Publishers have justified these changes at every turn as following player desire, and they have the sales to suggest that there’s some truth to that. However, they take no ownership of their role in creating and manipulating that desire through marketing and game design. Yes, players are buying more loot boxes than ever, but does that mean they actually like them?

A brief, recent history of the loot box

The modern loot box (a randomized collection of virtual goods that players can purchase with some combination of in-game and real currency) emerged in Chinese free-to-play games like ZT Online and Puzzles & Dragons in the late aughts. The system’s first major appearance in the west came in a 2010 patch for Valve’s seminal class-based shooter, Team Fortress 2.  Anxious about breaking gameplay balance, however, they chose to restrict the loot boxes to cosmetic content (such as weapon reskins or the notorious hats), which allowed players to make their characters stand out. Soon thereafter making the game wholly free-to-play, developers added the system to better align the game’s business model with its “game as a service” ongoing development.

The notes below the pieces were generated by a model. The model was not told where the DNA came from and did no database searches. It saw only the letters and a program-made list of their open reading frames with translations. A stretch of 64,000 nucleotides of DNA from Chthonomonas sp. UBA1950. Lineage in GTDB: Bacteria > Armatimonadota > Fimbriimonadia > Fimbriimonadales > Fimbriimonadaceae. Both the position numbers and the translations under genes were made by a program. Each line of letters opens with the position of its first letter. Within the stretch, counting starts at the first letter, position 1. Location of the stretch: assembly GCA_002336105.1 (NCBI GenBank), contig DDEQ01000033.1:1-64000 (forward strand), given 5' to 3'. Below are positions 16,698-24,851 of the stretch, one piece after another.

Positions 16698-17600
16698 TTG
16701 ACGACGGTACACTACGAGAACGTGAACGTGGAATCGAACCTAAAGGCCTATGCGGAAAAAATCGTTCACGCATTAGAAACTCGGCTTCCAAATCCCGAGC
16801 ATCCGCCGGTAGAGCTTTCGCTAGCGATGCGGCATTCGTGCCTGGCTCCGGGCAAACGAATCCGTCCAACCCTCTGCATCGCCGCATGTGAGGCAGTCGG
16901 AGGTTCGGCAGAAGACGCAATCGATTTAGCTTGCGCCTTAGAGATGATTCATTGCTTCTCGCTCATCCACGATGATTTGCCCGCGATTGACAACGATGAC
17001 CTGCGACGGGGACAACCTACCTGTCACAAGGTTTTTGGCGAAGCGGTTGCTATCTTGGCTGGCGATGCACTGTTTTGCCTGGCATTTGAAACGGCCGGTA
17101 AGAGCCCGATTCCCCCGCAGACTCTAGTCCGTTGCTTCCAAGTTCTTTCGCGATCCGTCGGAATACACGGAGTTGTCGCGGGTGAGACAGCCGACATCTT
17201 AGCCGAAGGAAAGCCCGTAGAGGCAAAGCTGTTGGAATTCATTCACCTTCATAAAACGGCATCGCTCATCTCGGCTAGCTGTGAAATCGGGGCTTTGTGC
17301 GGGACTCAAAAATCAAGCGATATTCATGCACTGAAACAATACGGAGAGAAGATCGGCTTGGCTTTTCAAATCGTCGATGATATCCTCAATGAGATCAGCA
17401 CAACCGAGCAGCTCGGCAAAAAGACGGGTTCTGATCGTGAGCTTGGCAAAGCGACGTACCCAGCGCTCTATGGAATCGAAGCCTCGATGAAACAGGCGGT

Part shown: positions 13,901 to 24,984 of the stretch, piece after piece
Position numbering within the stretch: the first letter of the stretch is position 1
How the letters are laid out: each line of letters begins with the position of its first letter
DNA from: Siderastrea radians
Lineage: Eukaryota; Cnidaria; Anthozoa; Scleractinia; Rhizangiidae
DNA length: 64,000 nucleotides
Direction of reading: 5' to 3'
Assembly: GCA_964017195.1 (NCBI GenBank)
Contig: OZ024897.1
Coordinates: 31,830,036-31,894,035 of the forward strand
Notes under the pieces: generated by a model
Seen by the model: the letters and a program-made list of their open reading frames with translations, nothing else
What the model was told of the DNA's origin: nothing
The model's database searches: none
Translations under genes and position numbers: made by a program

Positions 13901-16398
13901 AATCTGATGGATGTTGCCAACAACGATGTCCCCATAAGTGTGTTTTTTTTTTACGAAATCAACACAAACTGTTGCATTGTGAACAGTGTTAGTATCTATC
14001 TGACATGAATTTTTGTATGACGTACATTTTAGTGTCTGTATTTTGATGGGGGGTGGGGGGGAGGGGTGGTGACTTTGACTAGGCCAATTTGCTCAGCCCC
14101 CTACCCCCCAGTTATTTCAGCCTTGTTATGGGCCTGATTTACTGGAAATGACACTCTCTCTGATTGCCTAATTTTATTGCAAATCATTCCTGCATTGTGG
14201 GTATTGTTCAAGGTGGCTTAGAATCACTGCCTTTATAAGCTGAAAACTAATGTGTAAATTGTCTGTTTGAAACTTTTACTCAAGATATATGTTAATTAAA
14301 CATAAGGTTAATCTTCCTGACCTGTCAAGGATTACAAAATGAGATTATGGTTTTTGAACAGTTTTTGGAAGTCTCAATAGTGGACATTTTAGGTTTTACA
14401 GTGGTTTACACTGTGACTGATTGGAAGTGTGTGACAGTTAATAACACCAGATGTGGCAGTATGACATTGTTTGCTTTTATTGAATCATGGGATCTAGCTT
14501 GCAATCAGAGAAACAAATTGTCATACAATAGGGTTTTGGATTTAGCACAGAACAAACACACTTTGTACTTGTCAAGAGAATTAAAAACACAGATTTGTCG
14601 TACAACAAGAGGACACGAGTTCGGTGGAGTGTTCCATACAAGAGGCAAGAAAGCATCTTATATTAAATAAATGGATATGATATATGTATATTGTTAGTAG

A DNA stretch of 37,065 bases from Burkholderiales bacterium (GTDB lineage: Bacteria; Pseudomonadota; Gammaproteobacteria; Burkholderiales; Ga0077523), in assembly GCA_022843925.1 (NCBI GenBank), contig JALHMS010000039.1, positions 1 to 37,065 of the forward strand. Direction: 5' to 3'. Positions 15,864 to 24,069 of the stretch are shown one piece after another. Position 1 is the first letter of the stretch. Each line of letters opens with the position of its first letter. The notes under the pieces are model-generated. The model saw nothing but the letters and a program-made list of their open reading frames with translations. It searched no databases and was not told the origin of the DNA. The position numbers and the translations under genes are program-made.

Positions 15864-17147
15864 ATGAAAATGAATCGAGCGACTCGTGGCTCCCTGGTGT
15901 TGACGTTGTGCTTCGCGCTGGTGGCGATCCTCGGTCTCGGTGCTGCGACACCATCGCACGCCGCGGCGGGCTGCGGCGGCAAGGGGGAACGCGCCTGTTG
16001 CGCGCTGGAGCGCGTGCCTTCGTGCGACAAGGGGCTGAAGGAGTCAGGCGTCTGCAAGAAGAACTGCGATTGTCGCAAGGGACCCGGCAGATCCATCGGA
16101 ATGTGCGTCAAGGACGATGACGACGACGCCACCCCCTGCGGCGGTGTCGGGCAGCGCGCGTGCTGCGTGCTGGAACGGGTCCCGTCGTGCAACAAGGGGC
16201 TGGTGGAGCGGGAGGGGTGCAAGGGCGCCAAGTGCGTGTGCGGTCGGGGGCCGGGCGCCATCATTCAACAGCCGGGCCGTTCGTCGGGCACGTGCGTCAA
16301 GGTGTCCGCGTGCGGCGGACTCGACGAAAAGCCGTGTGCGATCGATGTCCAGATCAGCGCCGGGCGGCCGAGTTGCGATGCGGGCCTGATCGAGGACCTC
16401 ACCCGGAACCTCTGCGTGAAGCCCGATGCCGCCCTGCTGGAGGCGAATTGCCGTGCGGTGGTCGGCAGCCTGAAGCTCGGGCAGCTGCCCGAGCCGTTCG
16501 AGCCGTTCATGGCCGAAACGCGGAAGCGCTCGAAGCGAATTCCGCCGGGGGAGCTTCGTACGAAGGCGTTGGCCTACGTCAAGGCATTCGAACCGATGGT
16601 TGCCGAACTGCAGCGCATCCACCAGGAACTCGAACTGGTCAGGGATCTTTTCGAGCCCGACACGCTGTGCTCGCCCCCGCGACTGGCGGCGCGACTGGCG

That anxiety was in part rooted in a fear of being lumped in with some of the more abusive trends emerging in microtransactions in mobile and social games, such as the infamous FarmVille, which pioneered manipulating players into spending money through timers and social pressure. Social games like FarmVille were extreme, but prescient example of microtransaction-focused design. Braid designer Jonathan Blow once quipped that “it’s just reward structure layered on reward structure layered on reward structure with a hollow center.”